As the region grows for the first time since the steel industry imploded — Allegheny County added 27,230 people, according to the latest U.S. Census —  someone has to create places for us to live, work and enjoy ourselves. That’s where Pittsburgh’s architectural community comes in.

On Sept. 30, the Pittsburgh Chapter of the American Institute of Architects (AIA) held its annual celebration of architects and architecture, Design Pittsburgh 2021, at Nova Place on the North Side.

“Architecture is the most public of the arts, but we are so used to our buildings that we often don’t really see them,” says Michelle Fanzo, executive director of AIA Pittsburgh. “Design Pittsburgh is a yearly opportunity to really look around and appreciate the remarkable diversity, functionality and beauty in our region’s buildings and to celebrate the importance of good, meaningful design.”

Sustainability is a major theme this year, as climate change continues to wreak havoc throughout the world. The AIA has developed a Framework for Design Excellence that includes 10 sustainability-related elements, including the conservation and improvement of water quality, designing for equitable communities, design that reduces energy use and dependence on fossil fuels, design that uses green and healthy materials, and design for human well-being and structural resilience.

Of course, the most sustainable building is one that already exists. Luckily, adapting abandoned structures is a specialty of Pittsburgh architects.

Among the most impressive projects this year are the redevelopment of the Ohringer Building in Braddock — transforming a long-vacant furniture store into affordable artist residences — by Rothschild Doyno Collaborative. The project won a Social Impact in Design Award as well as an Honor Award in the Medium Projects category.

“This is an area where Pittsburgh architects have a step up nationally, as many of our architecture projects are adaptive reuses of existing structures,” says Fanzo.

This year’s jury included a panel of architects from Minnesota. Here are the winning designs:

People’s Choice Award

Franklin Elementary School, Additions and Alterations, VEBH Architects. Photo by Ed Massery.

North Allegheny School District — Franklin Elementary School, Additions and Alterations, VEBH Architects.

Social Impact in Design Awards

Ohringer Arts. Photo by Ed Massery.

• Ohringer Arts, Braddock. Rothschild Doyno Collaborative. Jury comment: “We all saw the merits of this project. It has conceptual strength with a maximized level of execution to create a project that helps restore the historic neighborhood fabric. It simultaneously reimagines and honors the structure, being both familiar and forward-looking for the community.”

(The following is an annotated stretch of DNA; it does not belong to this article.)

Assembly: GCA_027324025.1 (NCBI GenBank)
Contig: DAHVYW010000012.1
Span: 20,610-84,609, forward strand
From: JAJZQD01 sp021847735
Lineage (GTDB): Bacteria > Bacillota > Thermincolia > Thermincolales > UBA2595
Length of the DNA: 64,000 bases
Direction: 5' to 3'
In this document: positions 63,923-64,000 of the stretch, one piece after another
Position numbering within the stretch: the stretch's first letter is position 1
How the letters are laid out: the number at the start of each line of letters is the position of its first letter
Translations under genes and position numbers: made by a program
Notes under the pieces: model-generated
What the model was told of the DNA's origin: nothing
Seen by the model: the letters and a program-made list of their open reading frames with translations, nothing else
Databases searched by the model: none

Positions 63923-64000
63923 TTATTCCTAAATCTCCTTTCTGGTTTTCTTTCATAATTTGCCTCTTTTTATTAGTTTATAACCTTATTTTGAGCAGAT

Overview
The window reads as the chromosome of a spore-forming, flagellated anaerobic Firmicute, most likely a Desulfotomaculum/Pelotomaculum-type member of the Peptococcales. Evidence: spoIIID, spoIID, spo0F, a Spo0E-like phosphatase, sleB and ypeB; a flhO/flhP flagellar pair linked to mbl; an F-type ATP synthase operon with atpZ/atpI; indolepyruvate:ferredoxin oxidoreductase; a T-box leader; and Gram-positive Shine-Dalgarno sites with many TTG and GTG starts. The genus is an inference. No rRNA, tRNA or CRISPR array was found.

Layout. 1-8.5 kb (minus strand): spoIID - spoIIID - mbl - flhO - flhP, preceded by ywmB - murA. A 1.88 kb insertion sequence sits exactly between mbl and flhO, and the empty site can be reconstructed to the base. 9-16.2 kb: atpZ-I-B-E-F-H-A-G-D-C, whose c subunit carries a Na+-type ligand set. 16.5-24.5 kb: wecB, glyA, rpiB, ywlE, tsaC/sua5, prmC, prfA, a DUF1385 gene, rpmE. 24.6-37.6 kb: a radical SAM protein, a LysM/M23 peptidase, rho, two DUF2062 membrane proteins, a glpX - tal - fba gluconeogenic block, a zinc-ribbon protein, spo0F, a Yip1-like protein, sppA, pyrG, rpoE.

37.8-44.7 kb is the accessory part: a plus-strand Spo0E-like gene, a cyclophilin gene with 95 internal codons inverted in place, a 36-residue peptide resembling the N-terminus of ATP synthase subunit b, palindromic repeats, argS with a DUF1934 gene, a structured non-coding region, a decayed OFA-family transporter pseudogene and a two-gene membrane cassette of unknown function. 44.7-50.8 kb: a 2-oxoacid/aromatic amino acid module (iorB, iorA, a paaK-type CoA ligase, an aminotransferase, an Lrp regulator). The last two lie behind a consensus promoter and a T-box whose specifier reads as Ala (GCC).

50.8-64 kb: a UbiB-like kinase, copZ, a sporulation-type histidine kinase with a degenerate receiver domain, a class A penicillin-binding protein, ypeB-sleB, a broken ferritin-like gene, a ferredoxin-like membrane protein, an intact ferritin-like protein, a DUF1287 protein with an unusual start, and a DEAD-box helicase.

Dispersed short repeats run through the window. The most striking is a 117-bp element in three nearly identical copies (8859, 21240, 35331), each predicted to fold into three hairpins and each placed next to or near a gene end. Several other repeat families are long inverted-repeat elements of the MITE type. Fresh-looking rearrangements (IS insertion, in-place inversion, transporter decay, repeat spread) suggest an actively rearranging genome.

• The Corner, West Oakland (unbuilt). DeNinno Architects. Jury comment: “The precision of the intervention shows how simple design solutions can change the character and impact of a building on a street corner

• The Perennial Project: Breathing New Life into an Impoverished Rust Belt Community, Brownsville (unbuilt). Case Technologies. Jury comment: “This is a wonderful example of dynamic architectural thinking and issue-awareness that the profession can bring to our communities. It addresses future and past simultaneously and acts as a catalyst for collaboration and visioning with the goal of enriching the community.”

Unbuilt Projects: Honor Award

Incremental House, Hempstead, Ficca Architecture. Jury comment: “This submission had a strong research component, and was also beautiful in compositional development – it was a real joy to see as a submission and was clearly a favorite of the jury early on. I think we all gravitated toward this project for its conceptual strength and strong, evocative graphics.”

Sewickley Tavern, Studio St. Germain. Photo by Ed Massery.

Small Projects: Certificate of Merit

Sewickley Tavern, Studio St. Germain. Jury comment: “This project is a great example of responsible design that raises expectations for performance, particularly air quality. It is simple and straightforward, delivering on both esthetics and performance. It maximizes positive impact through thoughtful, integrated design strategies. The use of metrics suggests real potential for learning and advancing sustainability on future projects.”

Edgeworth Club Rotunda, AE Works. Photo by Ed Massery.

Small Projects: Certificate of Merit

Edgeworth Club Rotunda Repairs. AE Works. Jury comment: “This was a beautifully executed restoration. It is a sensitive and thoughtful approach that will endure. They made it look easy, but it is not easy.”

Waldorf School, Bohlin Cywinski Jackson. Photo courtesy of AIA Pittsburgh.

Small Projects: Honor Award

Waldorf School, Heartwood Annex, Bloomfield. Bohlin Cywinski Jackson. Jury comment: “The project has some idiosyncrasies, but the form, materiality and program work really well together, and the idiosyncrasies become important to the overall composition and educational environment – it has just the right amount of playfulness.”

Medium Projects: Certificate of Merit

Collaborative Design Studio, Perkins Eastman. Jury comment: “This design feels so bright and airy, but also disciplined in its execution. It presents an ongoing conversation of what the future workplace would be and what that means for our carbon footprint and energy usage.”

525 William Penn Place, Perkins Eastman. Photo by Andrew Rugge.